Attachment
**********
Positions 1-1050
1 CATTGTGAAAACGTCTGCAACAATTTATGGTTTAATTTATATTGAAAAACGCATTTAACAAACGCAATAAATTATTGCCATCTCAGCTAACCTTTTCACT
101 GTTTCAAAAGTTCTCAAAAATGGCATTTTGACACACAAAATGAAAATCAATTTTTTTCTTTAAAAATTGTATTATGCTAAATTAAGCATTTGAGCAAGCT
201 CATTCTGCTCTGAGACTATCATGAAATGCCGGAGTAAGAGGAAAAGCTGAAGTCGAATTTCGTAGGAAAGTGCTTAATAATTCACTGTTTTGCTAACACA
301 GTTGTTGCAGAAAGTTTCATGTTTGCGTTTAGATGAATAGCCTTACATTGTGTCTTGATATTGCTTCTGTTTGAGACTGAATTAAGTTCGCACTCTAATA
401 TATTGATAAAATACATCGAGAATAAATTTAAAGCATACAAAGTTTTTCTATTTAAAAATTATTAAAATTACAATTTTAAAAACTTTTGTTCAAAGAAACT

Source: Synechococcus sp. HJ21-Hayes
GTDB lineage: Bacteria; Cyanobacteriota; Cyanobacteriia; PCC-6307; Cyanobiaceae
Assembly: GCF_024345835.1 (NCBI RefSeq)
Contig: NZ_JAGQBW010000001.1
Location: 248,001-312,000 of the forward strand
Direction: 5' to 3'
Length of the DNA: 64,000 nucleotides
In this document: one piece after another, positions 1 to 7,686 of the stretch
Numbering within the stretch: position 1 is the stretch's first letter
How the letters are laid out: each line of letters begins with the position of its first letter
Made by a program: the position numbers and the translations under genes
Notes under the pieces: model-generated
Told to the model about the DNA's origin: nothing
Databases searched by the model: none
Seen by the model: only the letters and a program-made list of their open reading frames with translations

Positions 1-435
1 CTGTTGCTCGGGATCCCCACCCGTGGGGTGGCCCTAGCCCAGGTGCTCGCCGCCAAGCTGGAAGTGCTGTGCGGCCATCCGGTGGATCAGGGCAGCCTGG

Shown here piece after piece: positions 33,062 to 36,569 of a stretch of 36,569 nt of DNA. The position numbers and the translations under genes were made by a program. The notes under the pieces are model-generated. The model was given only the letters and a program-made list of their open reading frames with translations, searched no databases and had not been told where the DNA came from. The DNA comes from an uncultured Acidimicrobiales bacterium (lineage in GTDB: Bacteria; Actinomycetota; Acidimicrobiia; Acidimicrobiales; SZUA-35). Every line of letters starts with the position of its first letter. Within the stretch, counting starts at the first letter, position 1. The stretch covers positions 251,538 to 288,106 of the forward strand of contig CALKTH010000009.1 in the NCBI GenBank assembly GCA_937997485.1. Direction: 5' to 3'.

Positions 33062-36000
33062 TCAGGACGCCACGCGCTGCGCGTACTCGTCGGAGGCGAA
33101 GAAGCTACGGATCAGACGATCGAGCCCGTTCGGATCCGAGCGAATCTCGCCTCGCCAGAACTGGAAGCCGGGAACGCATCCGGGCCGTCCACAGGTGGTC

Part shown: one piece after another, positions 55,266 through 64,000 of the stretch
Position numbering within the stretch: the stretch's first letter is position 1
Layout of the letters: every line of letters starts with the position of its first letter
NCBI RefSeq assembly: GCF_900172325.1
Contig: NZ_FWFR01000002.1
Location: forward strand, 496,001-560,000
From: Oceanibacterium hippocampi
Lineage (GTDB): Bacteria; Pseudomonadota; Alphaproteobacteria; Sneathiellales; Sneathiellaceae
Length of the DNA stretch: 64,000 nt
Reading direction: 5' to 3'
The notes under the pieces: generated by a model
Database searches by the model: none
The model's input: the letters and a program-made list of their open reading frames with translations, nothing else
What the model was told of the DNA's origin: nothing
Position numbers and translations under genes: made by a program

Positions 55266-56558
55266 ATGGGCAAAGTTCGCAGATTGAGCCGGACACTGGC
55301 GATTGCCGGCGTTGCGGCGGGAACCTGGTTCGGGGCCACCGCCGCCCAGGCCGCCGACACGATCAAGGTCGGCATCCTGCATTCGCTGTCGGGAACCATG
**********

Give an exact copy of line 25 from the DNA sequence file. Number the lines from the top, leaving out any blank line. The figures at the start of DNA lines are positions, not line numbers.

Positions 33062-36000